•’Grain shortage looms as exporters move surplus harvest abroad’
The Presidency has warned that Nigeria may face famine in January, if drastic steps are not taken.
A statement by the Senior Special Assistant to the President on Media and Publicity, Malam Garba Shehu, quoted him as making the grim forecast in a radio interview in Kano yesterday.
Shehu told Pyramid Radio that the “huge demand for our grains in the global market is creating an excellent environment for the mindless export of Nigerian grains across our borders”.
“And unless this is curtailed, Nigerian markets will be bereft of food by January next year,” he said.
He said the Ministry of Agriculture has advised the President on the need to draw the attention of all Nigerians to the issue which, if not addressed promptly, could lead to a shortage of grains in Nigeria by January.
He said: “Over the past year, providence has blessed Nigeria with a bountiful harvest of grains, more than enough to feed the country and to export to other countries. At present, there is a high demand for grains from Nigeria, from African countries as distant as Libya and Algeria, and from places as far away as Brazil.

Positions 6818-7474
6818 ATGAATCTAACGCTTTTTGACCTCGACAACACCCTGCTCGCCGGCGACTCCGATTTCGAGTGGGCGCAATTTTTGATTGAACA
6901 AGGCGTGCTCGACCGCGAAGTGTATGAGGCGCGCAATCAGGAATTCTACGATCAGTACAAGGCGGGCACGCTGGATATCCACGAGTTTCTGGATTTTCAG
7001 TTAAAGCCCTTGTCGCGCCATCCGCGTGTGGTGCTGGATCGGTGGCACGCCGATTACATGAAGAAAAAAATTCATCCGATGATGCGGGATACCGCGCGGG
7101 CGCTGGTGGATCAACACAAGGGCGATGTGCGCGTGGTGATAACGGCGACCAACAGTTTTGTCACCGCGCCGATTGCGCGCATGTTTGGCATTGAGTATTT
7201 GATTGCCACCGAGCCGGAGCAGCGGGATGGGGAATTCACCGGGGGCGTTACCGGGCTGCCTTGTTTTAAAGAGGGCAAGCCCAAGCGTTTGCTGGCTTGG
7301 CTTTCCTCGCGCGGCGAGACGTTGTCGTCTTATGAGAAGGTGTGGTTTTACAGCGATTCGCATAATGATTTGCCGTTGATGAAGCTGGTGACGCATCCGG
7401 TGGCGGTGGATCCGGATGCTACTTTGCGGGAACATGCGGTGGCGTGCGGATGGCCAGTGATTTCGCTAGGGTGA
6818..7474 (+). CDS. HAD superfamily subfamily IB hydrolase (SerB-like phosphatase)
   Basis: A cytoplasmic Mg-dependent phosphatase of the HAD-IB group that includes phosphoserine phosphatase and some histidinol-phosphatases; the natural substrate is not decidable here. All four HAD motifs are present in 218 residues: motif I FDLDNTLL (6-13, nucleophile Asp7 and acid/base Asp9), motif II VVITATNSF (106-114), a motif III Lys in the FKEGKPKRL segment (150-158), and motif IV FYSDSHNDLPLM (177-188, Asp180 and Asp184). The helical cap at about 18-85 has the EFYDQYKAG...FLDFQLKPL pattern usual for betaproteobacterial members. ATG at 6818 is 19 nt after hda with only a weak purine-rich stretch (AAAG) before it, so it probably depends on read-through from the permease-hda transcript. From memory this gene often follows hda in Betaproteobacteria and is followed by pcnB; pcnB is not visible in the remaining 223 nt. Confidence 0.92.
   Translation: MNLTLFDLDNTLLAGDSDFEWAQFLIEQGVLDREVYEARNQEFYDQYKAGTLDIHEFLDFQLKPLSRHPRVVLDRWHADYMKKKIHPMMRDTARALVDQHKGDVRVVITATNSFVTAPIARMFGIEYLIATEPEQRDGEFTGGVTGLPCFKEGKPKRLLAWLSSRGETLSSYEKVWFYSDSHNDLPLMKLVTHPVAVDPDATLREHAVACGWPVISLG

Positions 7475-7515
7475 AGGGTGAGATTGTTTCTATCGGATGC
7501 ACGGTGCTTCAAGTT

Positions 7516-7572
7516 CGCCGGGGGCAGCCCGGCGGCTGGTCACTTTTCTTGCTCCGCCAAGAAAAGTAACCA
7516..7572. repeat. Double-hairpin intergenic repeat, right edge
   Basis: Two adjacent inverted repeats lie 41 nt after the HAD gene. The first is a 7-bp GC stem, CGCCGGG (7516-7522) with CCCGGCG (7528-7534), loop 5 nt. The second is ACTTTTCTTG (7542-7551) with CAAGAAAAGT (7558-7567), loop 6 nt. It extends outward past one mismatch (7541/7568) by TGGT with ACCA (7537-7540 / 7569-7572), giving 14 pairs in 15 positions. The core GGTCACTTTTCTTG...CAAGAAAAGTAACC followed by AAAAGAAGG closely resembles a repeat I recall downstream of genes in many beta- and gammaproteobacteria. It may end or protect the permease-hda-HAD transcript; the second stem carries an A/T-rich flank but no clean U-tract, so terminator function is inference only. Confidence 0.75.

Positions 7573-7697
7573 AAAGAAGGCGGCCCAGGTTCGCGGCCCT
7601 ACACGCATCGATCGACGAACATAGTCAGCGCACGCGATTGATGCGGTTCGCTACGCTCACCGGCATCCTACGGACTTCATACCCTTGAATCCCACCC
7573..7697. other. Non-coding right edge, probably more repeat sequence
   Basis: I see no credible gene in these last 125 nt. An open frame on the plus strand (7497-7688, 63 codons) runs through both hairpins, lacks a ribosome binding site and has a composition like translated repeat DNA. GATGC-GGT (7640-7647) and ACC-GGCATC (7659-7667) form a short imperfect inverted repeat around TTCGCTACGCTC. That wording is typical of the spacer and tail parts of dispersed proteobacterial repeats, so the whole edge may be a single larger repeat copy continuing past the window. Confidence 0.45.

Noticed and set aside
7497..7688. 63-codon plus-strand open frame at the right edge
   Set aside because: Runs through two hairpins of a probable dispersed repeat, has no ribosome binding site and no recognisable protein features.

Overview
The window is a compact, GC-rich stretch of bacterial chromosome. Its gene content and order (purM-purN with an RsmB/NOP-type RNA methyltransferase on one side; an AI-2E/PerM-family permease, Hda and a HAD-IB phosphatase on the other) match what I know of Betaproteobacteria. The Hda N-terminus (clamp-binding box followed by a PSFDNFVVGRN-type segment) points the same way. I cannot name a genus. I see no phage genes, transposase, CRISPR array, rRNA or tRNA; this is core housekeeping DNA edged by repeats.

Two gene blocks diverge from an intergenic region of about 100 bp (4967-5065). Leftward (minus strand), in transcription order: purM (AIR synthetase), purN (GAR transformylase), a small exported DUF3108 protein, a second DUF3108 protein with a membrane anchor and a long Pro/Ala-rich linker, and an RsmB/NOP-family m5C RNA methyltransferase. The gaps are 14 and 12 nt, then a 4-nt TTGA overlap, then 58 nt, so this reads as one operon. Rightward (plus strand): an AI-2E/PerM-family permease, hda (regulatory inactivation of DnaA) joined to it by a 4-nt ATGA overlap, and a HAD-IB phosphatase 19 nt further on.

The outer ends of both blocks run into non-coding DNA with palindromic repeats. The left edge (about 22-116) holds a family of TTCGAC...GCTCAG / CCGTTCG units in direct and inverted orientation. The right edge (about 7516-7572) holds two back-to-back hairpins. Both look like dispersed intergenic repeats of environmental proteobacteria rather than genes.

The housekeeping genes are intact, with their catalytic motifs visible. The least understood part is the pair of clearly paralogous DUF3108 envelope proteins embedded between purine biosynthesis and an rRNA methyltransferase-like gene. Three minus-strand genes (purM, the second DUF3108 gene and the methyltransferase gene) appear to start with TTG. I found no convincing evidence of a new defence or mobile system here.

He explained that Nigeria at present enjoys a free market situation.
“President Muhammadu Buhari is not in any way opposed to or intent on tampering with that. On the other hand, exporters also have a moral obligation to make their produce available to Nigerians, who live within our country’s borders, to ensure that our citizens have access to food,” Shehu said.
The Presidential aide informed the radio station that the Ministry of Agriculture estimated that no fewer than 500 trucks laden with grain leave Nigerian markets every week, headed for countries outside Nigeria’s borders.
“The major markets involved in this exportation are: the Dawanau market in Kano, Naigatari in Jigawa, Bama in Borno, and Ilela in Sokoto, as well as three other main markets in Kebbi State,” he said.
He explained that the President has on various occasions reiterated his plan for Nigeria to become a food-producing giant, self-sufficient to the point of depending very little on imported food.
On what the government was doing to avert the situation, the presidential spokesman said the President has asked the Ministry of Agriculture to present a quick plan for the purchase of surplus grains to be stored in warehouses across the country to save for the rainy day.
He noted that there was a need for moral pressure on exporters by traditional and religious authorities to curtail the depletion of the home market.